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If we've said it once, we've said it a thousand times: it's never too early to teach our children about business and entrepreneurship. For instance, is 11 years old too young to learn how to take cocaine from the cartel to the street dealer? We say no.
That's why we need more science teachers like the one at Bear Creek Intermediate School in Keller, Texas, who sent 6th graders home with an assignment titled, "The Cocaine Trade: From Field to Street."
"A Rough Picture of How the Cocaine Trade Works"
And this assignment was no bush league, hypothetical thought experiment. Nope, the Unit 8 Activity Master takes students step-by-detailed-step through the cocaine trade: "One step is the manufacture stage. Another is the distribution stage, involving smugglers and big-time drug dealers." Who doesn't want their kids to be big-time when they grow up?
The assignment also teaches reading comprehension and critical thinking skills. It's a "Following the Sequence" exercise where students are asked to trace cocaine through 6 distinct stages of cultivation, manufacture, and sale. Then they're asked whether certain statements, like "Drug cartels try to control the supply of cocaine" are fact or opinion. Well that's a fact, brother! When demand is constant, limiting supply drives up prices. And that's the only way to make money in this game. I learned that from Pablo Escobar and selling my Halloween candy in May.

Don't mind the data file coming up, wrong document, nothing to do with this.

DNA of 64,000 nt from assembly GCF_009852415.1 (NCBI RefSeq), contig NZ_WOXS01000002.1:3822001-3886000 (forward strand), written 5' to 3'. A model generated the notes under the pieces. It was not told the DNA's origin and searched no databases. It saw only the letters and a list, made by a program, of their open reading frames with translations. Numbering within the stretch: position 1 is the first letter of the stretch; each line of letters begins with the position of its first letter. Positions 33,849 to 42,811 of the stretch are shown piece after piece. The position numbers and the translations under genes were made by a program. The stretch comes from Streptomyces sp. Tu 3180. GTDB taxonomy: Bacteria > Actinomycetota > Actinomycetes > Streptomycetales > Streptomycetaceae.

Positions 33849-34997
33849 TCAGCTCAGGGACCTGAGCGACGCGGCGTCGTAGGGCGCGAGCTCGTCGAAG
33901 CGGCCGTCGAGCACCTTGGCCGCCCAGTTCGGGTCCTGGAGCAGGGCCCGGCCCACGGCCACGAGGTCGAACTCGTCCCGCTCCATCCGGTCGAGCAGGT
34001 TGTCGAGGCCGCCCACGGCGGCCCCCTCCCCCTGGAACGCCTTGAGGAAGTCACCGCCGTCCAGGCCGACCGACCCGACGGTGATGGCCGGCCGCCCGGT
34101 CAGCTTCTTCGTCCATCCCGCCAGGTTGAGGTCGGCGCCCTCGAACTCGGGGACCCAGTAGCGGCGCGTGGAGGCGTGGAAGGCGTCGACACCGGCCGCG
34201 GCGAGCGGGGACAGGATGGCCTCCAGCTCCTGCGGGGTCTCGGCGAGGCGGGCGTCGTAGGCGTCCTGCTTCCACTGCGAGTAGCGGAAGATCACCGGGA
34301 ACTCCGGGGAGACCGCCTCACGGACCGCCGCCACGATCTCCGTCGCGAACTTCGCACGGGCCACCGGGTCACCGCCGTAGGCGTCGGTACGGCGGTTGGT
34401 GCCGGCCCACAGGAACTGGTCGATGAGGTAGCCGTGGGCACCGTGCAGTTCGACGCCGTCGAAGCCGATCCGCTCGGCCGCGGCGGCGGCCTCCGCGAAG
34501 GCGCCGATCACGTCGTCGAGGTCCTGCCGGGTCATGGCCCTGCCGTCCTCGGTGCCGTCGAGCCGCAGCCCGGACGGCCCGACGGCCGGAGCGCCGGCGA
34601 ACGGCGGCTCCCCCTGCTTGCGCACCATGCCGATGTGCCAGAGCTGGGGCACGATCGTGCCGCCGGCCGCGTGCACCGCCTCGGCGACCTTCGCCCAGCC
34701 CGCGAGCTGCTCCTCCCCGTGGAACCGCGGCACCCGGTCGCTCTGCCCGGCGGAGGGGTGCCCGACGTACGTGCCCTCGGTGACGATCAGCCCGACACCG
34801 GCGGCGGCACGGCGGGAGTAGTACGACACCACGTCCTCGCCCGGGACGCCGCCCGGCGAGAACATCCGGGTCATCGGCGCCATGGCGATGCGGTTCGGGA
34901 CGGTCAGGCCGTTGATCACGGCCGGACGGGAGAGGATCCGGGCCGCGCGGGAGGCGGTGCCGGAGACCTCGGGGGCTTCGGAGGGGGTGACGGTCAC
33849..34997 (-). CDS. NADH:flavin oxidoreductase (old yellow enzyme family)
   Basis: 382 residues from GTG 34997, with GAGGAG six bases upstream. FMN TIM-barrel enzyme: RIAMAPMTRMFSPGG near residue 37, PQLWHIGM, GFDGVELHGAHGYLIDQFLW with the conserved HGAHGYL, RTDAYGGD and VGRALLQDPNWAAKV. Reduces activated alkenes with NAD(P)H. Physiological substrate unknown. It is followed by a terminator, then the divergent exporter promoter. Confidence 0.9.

The student's dad and the local school district are all in a huff, but where else is junior going to learn the profit margin between the street value of cocaine and the raw coca paste? Do you really want him haggling with gun-toting thugs when he should already know cocaine powder goes to distributors at $25k a kilo? And how will he cut out the middle man if he doesn't know who the middle man is?
The way we see it, following cocaine's path from farmer to fashion model is really following a path to success. So kudos to all the kiddie kingpins that completed their homework assignment -- you're one step closer to retirement. For extra credit, we recommend brushing up on your skills at hiring a criminal defense attorney.